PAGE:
When the Food & Drug Administration (FDA) approved silicone breast implants for cosmetic breast augmentation in 2006, it did so with recommendations regarding screening for breast implant rupture. Specifically, the FDA recommended that patients get a screening magnetic resonance imaging test (MRI) for breast implant rupture three years after breast augmentation and then every two years thereafter.
The reason for this recommendation is that, often, ruptured silicone breast implants are not detectable on physical examination. In these cases, MRI is the most sensitive method for detecting silicone breast implant rupture. Unfortunately, though, MRI can be an expensive exam and the costs usually are not covered by third-party insurance companies. Furthermore, the significance of a previously undetected silicone breast implant rupture is not clear, as it is not certain that the risks associated with ruptured implants is greater than the risks of the operation needed to take them out.
Last month, an expert FDA panel spent two days re-visiting the safety of silicone breast implants. The FDA’s chief scientist for devices, Dr. William Maisel, reaffirmed the safety of silicone breast implants. The panel agreed that patients no longer need to be told that they should get an MRI three years after getting silicone breast implants and every two years thereafter. The panel confirmed that MRI remains the gold standard for screening for silent breast implant rupture. This recommendation, however, has yet to be adopted by the FDA at large.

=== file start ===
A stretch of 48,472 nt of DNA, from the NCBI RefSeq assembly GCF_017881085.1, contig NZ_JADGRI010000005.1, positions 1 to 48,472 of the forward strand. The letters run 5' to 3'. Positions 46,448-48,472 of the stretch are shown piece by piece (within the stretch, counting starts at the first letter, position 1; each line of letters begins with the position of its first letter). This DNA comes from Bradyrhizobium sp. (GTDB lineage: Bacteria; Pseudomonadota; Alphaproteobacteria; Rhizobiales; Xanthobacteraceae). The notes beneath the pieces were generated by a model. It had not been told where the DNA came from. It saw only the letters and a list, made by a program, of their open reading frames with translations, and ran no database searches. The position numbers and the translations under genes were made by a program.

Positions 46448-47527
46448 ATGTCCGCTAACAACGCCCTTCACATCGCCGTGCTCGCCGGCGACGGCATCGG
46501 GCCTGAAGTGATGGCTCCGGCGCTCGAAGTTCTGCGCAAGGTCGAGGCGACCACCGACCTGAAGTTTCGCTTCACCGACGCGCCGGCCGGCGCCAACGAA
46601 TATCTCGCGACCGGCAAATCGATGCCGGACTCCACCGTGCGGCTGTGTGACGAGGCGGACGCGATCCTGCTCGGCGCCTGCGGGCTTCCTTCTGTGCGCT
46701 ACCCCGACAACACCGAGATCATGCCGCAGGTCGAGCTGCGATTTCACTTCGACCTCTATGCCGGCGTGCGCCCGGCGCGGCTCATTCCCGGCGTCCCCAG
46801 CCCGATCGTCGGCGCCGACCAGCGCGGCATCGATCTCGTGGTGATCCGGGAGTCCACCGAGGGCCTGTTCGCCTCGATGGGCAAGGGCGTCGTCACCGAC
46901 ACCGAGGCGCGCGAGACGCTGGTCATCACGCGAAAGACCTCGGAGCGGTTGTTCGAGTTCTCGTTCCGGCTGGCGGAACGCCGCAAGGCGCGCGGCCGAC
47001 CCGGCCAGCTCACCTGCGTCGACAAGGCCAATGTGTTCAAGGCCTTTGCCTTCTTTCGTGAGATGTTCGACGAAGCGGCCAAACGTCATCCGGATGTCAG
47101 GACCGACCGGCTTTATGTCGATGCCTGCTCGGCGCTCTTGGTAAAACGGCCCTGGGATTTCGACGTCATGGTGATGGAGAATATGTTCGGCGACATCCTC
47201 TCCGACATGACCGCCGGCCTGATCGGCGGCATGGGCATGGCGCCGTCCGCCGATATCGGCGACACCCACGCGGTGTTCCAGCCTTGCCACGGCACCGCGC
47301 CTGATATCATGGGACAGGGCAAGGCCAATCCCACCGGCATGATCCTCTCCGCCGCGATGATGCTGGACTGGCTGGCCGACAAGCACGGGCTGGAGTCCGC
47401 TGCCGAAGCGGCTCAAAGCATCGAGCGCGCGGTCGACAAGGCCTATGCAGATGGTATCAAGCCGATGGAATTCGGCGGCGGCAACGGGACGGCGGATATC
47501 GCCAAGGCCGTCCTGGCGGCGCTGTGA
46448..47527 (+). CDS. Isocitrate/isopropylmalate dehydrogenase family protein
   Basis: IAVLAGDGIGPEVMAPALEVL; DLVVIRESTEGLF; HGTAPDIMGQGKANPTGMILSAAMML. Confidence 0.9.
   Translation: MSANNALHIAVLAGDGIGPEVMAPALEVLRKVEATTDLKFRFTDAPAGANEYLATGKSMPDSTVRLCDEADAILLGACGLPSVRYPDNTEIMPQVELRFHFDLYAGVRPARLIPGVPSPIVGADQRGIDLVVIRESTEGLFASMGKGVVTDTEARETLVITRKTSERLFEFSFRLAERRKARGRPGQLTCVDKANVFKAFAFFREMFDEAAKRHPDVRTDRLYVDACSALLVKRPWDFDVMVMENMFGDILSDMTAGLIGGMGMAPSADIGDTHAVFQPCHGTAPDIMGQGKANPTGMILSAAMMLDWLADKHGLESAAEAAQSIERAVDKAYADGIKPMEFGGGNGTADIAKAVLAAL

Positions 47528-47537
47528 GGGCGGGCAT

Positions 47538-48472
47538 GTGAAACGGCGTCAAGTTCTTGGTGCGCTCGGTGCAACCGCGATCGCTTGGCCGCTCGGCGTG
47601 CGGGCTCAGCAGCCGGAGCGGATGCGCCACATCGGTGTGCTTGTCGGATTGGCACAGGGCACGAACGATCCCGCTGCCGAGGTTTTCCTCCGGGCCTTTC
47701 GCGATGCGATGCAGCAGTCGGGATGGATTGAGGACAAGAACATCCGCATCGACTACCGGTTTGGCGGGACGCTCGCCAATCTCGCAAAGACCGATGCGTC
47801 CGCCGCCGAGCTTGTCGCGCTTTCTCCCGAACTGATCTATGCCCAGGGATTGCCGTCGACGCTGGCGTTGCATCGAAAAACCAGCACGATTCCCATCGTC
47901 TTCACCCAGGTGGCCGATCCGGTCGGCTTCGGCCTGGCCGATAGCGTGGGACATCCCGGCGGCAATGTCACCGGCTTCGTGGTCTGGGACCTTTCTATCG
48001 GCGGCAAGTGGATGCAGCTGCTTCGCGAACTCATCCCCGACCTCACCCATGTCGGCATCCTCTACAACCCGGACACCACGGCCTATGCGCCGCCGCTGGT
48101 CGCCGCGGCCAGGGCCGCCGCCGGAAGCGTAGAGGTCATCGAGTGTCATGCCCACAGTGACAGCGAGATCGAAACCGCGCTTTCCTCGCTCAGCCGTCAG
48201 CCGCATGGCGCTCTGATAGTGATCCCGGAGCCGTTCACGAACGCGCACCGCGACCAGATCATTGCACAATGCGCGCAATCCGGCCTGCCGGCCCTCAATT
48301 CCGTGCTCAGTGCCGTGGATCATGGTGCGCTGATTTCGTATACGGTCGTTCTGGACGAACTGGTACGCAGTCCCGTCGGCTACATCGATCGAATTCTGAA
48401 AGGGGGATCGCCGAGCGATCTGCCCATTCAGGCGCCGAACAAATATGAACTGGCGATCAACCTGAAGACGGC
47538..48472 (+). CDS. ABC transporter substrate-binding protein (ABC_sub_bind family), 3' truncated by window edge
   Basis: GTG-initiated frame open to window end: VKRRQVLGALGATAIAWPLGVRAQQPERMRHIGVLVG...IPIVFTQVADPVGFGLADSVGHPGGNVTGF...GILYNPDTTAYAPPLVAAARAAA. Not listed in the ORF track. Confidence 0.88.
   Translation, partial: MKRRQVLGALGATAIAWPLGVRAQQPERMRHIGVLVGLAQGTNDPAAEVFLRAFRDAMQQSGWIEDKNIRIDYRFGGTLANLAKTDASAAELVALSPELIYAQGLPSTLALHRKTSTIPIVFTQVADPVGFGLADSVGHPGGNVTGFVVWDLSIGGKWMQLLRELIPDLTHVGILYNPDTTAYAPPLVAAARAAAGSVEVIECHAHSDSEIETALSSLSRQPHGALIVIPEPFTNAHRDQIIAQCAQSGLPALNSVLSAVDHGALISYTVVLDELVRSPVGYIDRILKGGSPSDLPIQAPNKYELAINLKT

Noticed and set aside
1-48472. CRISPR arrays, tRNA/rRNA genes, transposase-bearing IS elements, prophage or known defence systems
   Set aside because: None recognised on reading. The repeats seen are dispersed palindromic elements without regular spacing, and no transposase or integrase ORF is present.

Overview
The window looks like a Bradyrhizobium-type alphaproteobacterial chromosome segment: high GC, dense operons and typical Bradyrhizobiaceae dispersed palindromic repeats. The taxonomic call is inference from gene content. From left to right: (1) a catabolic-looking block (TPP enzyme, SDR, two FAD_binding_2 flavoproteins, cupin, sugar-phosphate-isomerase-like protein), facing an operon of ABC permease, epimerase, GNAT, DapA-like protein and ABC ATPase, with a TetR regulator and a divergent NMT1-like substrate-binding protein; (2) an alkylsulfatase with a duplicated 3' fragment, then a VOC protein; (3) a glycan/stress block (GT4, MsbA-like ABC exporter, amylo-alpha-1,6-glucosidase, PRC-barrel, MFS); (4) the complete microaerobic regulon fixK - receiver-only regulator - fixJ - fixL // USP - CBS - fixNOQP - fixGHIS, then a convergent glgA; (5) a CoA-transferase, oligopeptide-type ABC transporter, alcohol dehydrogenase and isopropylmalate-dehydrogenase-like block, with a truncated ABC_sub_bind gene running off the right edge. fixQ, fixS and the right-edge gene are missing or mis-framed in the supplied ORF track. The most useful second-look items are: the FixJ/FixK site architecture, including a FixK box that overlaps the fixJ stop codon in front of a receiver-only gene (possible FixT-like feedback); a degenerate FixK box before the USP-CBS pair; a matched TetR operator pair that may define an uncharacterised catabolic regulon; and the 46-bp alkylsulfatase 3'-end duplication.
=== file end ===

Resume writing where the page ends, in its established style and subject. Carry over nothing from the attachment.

So what’s the conclusion? For now, the FDA recommendations from screening MRI three years after silicone breast augmentation and every two years thereafter remain intact. This guideline, though is a recommendation – not a requirement. Given the recommendations of the FDA’s expert panel, every patient should determine their own comfort level for living with a silent rupture, and make their own decision based on this.
For more information, please see the original article from the New York Times.